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Popular Woodworking Magazine, 2011.
When the debate over table saw safety gets heated, numbers are brought out to bolster one side or the other. This happened the other day when USA Today published the headline: “CPSC wants to stop daily table saw amputations,” followed by a mention in the second paragraph of 10 amputations a day. That sounds pretty serious, maybe somebody should do something about it. Or maybe we should
look at where these numbers come from, how they are used, and how they fit in the big picture of modern life.
The source of these statistics is the National Electronic Injury Surveillance System. NEISS is a database used by the Consumer Product
Safety Commission to track injuries caused by products ranging from abrasive cleaners to zip lines. For any safety issue, we as individuals and as a society need to do a cost/benefit analysis. As much as we would like to keep anyone from ever getting hurt, the value of using anything needs to be compared to the risks involved and the costs of eliminating those risks, and if that isn’t possible the cost of minimizing them. As individuals, we can eliminate risks entirely by choosing not to use something. Beyond the personal level, decisions become far more complicated and difficult.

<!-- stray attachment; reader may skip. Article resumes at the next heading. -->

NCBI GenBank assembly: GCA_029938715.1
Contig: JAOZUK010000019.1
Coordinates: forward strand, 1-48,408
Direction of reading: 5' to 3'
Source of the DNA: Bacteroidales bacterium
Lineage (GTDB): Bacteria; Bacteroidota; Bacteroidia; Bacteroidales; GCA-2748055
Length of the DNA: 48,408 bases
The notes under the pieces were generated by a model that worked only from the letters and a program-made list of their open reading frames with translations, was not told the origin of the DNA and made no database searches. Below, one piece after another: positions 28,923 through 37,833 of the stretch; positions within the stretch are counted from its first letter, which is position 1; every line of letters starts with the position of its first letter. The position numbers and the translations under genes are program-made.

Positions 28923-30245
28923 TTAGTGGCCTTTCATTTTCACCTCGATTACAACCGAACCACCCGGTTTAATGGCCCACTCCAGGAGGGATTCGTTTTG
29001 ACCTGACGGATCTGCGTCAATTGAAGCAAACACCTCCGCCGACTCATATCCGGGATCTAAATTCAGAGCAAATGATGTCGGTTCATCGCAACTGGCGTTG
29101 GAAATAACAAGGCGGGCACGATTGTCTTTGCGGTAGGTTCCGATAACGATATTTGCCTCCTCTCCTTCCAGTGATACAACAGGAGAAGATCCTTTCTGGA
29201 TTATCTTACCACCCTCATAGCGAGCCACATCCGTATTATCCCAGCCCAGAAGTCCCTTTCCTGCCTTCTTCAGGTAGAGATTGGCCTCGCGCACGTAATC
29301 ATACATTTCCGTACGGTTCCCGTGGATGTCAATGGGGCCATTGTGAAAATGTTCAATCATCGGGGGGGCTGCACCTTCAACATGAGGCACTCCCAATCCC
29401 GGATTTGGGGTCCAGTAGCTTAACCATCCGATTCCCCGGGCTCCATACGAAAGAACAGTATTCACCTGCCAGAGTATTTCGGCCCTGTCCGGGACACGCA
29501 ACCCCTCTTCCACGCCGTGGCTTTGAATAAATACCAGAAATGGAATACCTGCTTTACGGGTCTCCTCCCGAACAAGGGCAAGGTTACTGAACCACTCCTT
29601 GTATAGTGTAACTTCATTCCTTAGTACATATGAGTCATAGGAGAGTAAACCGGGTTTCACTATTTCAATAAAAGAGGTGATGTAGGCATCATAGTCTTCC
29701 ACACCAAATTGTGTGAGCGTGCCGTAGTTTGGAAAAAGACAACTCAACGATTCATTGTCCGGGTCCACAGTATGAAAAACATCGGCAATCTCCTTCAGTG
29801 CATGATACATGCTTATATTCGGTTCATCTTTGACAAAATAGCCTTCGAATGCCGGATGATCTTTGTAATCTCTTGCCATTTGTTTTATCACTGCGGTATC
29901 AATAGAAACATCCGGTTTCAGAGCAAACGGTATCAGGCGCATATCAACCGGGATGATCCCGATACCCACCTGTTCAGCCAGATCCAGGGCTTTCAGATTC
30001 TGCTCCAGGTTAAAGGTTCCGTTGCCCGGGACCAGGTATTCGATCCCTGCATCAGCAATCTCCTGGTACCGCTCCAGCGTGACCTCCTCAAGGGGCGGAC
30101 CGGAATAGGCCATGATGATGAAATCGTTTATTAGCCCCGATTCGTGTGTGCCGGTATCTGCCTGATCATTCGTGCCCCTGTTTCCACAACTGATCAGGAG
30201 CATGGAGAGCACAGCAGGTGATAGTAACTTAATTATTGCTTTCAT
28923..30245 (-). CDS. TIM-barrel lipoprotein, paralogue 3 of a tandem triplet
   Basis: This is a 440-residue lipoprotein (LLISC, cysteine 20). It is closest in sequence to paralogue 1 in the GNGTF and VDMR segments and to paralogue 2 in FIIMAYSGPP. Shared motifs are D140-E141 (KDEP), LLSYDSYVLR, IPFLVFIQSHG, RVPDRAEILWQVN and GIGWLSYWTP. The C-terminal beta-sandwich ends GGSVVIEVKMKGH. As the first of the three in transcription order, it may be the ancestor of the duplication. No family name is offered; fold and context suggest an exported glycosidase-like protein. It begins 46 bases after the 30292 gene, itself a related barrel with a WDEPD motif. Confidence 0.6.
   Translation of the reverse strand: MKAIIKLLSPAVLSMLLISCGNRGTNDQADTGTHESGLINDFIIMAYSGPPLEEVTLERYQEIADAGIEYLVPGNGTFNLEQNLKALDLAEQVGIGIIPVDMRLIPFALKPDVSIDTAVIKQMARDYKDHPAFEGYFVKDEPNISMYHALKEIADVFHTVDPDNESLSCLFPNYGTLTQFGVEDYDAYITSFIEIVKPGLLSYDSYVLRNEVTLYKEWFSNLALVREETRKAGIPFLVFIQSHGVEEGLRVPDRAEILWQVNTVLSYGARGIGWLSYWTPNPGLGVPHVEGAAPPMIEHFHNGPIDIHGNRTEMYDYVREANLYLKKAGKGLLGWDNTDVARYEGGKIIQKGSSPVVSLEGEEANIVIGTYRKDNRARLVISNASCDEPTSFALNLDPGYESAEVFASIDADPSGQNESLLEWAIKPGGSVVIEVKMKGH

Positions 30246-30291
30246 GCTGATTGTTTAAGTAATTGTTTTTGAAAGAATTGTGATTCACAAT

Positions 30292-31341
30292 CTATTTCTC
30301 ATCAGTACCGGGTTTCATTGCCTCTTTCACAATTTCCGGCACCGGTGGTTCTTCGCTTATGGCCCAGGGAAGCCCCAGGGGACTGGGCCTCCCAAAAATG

There are so many things that can hurt us in so many ways that even assessing the risks is an expensive and daunting task. Rather than record every instance of every injury to every individual in the United States, the NEISS uses a small sample of cases from about 100 emergency rooms to project statistics to the population at large. Doctors in these ERs make notes and enter product, injury, body part and diagnostic codes and the results are weighted and projected. It works in a similar way to exit polls during elections; a small sample that’s easy to manage and count is examined and applied to the entire population. It’s a useful tool, but it isn’t perfect and the numbers that come out at the far end are predictions, not facts.
Let’s look at the table saw amputation numbers for 2009, the latest year with available statistics. If you want to follow along at home, the NEISS database is online, and the product code for table saws is 841. The number of samples that mention table saws is 783, and the database suggests that this reflects a total of 35,624 injuries. If the phrase “table saw” appears anywhere in the doctors notes or the product code, the accident is counted as a “table saw accident”. There aren’t many of them, but the numbers include instances where somebody fell off a ladder and hit his head on a table saw, or someone hurt their back moving a table saw.